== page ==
‘We strongly advise you not to Google search ‘Hepatitis A’ as you may access inaccurate and possibly worrying information.’

I play hockey with a bunch of technology nerds and last night’s post game dressing room chatter included a discussion on recalled emails. Instead of the intended message of ‘oh, I made a mistake, don’t read that last one,’ it leads to increased attention and urgency in reading the recalled message to see what the sender didn’t want you to see.

Sort of like telling someone not to Google something likely leads to that person immediately Googling it.yorkshire-puddings

That’s what a school in the UK did in an effort to reduce panic after 20 cases of hepatitis A was identified in a couple of schools, according to the Yorkshire Evening Post.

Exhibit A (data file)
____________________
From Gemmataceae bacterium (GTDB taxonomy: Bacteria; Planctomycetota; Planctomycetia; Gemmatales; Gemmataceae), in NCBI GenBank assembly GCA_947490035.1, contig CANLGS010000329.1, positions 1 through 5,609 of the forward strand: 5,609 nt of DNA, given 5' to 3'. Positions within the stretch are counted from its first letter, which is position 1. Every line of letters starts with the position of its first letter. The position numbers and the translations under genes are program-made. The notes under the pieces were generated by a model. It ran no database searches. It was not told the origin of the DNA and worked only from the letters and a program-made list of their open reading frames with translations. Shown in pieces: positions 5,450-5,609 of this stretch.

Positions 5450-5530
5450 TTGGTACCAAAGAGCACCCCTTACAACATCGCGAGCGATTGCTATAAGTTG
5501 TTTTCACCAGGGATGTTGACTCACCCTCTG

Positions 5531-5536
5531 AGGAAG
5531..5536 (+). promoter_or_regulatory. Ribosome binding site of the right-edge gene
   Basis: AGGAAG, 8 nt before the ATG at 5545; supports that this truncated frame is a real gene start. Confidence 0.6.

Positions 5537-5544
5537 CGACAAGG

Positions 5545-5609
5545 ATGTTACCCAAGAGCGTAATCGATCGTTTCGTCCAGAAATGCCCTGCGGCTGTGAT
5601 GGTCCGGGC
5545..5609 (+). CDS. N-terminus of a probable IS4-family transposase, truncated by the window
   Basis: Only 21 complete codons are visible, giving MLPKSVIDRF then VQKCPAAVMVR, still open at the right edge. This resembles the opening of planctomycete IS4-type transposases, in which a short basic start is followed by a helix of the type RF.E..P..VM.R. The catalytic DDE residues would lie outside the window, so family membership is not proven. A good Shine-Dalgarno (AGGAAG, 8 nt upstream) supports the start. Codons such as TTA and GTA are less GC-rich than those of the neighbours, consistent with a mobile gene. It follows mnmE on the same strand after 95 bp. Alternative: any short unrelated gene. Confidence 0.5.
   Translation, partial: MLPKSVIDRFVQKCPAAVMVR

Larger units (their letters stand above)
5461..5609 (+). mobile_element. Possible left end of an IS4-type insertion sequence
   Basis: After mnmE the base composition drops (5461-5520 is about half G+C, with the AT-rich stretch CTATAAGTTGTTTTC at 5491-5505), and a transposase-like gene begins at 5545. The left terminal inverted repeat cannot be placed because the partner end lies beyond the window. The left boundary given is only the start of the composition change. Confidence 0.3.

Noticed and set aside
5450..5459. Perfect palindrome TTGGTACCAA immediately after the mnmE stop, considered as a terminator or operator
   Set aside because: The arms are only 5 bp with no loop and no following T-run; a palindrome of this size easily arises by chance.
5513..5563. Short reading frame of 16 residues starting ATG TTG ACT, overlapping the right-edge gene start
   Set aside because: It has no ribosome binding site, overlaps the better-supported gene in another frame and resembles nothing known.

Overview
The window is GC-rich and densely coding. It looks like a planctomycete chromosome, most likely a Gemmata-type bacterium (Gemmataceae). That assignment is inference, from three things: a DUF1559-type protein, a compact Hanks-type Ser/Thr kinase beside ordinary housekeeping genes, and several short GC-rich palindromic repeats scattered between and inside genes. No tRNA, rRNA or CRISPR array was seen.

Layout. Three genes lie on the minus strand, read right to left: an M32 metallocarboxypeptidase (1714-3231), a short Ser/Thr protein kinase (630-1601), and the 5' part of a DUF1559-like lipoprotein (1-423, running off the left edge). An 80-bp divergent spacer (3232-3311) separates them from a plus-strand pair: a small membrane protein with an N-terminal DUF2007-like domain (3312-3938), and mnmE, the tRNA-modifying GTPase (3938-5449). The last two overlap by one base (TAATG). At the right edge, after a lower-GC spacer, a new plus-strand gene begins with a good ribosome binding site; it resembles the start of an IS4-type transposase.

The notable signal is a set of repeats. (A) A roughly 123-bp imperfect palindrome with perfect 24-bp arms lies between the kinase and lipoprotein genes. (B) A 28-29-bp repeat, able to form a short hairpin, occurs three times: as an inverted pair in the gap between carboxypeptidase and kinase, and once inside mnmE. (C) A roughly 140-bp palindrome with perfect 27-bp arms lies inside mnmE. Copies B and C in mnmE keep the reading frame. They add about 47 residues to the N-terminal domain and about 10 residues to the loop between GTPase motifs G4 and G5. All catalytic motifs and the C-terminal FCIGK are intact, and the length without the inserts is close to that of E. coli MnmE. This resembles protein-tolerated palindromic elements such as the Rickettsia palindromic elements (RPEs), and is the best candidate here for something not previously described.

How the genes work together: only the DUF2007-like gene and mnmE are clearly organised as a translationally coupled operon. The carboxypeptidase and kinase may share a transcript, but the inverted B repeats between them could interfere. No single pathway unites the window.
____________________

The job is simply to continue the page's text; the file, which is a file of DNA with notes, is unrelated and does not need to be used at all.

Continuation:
An outbreak of Hepatitis A in two Leeds schools has seen national health chiefs offer mass vaccinations in the LS9 area.

Public Health England (PHE) stepped in after around 20 cases of the rare virus were confirmed in the area, sparking a vaccination program that will impact thousands of school staff and residents.

The YEP understands that the 630-pupil Richmond Hill Primary School, in Clark Lane, and 460-pupil Brownhill Primary Academy, in Torre Drive, are the two schools where all staff and pupils are being immunized.

A message put out to parents at Richmond Hill Primary School urges them not to “panic” over the situation. It reads: “We strongly advise you not to Google search ‘Hepatitis A’ as you may access inaccurate and possibly worrying information.”

PHE is working with Leeds City Council and the NHS in Leeds to vaccinate those most likely to have come into contact with the carriers. Around 300 people have taken up the vaccine when offered so far, and PHE is stressing that anyone who has not yet been offered the vaccination does not need it at the current time.

There were only 367 reported cases of Hepatitis A infection in England and Wales during 2010.